People walk in St. Peter's Square as Pope Francis gives his weekly general audience livestreamed from the library of the Apostolic Palace at the Vatican Aug. 5, 2020. (CNS photo/Remo Casilli, Reuters)
Editor's Note: This story was updated at 11:50 a.m. Aug. 6 to add a comment from Newark, N.J. Cardinal Joseph Tobin.
Pope Francis named six women to the high-level group that oversees the Vatican's finances Aug. 6, in what may represent the most senior appointments yet of women among the Catholic Church's exclusively male leadership structure.
The six women, all Europeans with backgrounds in finance, will join eight cardinals and one layman as members of the Council for the Economy, which Francis created in 2014 to supervise the financial activities of both the Vatican city-state and the offices of the Holy See.
The women's appointments come as part of a near-complete remaking of the group's membership, which previously included solely men. Only two of the council's previous 14 members will continue on: German Cardinal Reinhard Marx, who serves as its leader, and South African Cardinal Wilfred Napier.
Two of the women, Charlotte Kreuter-Kirchhof and Marija Kolak, come from Germany. Two, Maria Osacar Garaicoechea and Eva Castillo Sanz, come from Spain. And two, Ruth Kelly and Leslie Ferrar, come from the United Kingdom.
Kelly is a former Labour Party politician and served as a minister in the governments of Tony Blair and Gordon Brown. Ferrar is a former treasurer for the Prince of Wales.
Kelly told NCR in an email that she felt honored by the appointment, adding: "It is wonderful to see the pope's commitment to promoting women to decision-making posts in the Vatican."
Among the cardinals joining Marx and Napier on the council is Newark, N.J. Cardinal Joseph Tobin, who replaces Houston Cardinal Daniel Di Nardo as the group's only U.S. prelate.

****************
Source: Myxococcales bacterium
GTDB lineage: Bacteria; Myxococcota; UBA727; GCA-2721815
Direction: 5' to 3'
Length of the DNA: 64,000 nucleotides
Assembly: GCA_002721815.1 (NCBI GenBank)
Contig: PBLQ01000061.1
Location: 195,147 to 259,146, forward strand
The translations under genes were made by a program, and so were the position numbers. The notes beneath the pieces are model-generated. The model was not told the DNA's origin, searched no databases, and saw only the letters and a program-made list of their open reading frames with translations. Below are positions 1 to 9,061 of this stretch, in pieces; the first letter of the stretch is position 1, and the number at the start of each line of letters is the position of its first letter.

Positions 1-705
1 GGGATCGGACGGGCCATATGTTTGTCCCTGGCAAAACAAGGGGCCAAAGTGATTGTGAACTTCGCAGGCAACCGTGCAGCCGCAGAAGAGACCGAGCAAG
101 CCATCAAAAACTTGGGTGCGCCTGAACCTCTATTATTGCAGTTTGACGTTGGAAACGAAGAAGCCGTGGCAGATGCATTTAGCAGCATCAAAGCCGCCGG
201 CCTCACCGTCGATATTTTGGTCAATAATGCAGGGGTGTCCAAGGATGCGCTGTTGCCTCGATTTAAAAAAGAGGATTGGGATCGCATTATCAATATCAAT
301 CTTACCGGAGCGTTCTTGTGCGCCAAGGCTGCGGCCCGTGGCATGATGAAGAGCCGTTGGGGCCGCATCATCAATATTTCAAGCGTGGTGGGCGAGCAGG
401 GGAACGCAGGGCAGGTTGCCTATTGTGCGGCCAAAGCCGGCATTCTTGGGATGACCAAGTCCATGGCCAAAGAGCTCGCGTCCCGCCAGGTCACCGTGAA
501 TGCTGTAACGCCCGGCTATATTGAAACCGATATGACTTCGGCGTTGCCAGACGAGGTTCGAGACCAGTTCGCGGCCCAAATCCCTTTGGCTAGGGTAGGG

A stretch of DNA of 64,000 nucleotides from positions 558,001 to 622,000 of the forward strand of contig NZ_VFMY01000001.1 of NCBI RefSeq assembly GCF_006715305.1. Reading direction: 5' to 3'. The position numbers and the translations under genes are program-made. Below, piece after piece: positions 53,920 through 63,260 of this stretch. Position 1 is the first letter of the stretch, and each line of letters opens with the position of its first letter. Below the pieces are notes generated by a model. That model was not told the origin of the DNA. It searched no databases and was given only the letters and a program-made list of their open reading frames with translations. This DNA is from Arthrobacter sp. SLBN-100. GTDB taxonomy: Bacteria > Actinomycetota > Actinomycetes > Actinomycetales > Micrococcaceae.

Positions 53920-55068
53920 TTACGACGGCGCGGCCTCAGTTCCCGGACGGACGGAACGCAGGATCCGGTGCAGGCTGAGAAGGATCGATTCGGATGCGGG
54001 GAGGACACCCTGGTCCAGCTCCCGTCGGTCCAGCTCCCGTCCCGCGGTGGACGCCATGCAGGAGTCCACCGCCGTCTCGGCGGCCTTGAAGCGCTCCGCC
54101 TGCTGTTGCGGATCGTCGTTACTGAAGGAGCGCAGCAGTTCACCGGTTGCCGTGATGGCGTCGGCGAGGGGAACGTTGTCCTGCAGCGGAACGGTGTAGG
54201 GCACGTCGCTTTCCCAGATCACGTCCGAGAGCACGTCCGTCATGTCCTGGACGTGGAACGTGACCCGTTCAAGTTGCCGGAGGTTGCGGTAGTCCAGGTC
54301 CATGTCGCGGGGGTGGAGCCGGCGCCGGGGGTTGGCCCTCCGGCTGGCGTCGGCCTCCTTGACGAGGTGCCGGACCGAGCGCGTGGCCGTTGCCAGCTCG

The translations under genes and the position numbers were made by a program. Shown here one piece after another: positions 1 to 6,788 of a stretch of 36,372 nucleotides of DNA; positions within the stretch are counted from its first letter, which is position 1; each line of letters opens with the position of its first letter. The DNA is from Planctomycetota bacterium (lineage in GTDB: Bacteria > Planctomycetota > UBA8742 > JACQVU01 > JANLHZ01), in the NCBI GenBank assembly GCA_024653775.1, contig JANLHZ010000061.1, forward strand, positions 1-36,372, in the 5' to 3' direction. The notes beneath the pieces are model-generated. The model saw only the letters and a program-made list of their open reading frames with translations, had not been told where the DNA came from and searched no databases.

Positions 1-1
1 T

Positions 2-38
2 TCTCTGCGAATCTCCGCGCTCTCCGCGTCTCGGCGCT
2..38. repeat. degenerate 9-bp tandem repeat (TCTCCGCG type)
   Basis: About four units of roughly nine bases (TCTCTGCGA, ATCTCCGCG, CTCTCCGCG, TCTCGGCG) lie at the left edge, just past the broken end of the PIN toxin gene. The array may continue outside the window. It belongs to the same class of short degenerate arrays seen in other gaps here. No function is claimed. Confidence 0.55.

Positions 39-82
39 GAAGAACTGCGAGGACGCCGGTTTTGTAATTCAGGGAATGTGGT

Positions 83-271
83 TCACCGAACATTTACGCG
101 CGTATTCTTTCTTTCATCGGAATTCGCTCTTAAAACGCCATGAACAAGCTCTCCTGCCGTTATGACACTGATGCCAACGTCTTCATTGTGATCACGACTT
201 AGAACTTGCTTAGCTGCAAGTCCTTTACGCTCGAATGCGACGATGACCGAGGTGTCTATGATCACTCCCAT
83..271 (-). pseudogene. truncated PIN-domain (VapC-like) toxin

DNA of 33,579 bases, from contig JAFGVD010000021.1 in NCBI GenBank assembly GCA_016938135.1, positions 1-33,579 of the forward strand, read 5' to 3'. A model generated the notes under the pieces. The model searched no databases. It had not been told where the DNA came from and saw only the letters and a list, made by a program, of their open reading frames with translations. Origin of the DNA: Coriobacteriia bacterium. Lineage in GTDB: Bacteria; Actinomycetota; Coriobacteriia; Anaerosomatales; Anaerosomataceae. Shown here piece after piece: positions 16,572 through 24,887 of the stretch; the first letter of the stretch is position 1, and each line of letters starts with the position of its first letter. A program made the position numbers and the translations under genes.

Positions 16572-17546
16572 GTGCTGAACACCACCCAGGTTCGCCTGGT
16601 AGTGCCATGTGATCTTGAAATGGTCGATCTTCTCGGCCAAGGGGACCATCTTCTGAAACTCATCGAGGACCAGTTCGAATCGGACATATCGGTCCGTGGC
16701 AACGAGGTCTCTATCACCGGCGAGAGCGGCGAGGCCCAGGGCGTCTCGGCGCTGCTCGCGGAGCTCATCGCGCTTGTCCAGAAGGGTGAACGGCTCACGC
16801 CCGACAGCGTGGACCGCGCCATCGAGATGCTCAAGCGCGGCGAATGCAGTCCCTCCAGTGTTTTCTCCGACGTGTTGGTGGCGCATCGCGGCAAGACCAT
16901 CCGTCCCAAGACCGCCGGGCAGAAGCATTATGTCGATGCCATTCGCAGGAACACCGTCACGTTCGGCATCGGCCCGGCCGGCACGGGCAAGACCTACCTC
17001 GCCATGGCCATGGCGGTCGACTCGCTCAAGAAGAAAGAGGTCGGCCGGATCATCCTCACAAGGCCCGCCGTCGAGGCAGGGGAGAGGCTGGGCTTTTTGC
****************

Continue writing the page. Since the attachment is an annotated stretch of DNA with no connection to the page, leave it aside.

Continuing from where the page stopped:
In an email to NCR, Tobin praised Francis' selection of the six women to serve as council members.
"I see their nomination as an effort by Pope Francis to ensure greater opportunities for women to offer their gifts in service to the church," said the cardinal. "He clearly considers the academic formation and vast experience of these colleagues as crucial contributions to one of his cherished priorities, the ongoing reform of the financial administration of the Holy See."
Although Francis has spoken at various times in his seven-year papacy about the need to appoint women to serve in more senior roles in the Catholic Church, the pontiff has been relatively slow to make such appointments. Nearly all leadership positions in Vatican offices remain held by priests, who, according to Catholic teaching, must be men.
But there are several prominent exceptions. In 2017, Francis appointed Barbara Jatta, a respected Italian art historian, to lead the Vatican Museums. And earlier this year, the pontiff appointed Francesca Di Giovanni, a diplomat and longtime staffer at the Vatican's Secretariat of State, as an undersecretary in that office.
The Vatican touted the latter appointment as the first time a woman had been given a managerial role at the Secretariat, traditionally considered the Vatican's most powerful office.
The new appointments to the Council for the Economy come as the Vatican is known to be dealing with a budget shortfall. That has been exacerbated by the coronavirus pandemic, as the numbers of tourists to the Vatican Museums, usually a key income source, have fallen to a trickle of the normal yearly rate.
The other cardinals now serving on the council are: Hungarian Peter Erdo, Brazilian Odilo Scherer, Canadian Gerald Lacroix, Swede Anders Arborelius, and Italian Giuseppe Petrocchi.
The only layman on the council is now Alberto Minali, a former head of the Generali Group, Italy's largest insurance company.
By statute, the membership of the Council for the Economy must include eight cardinals or bishops and "seven lay experts of various nationalities."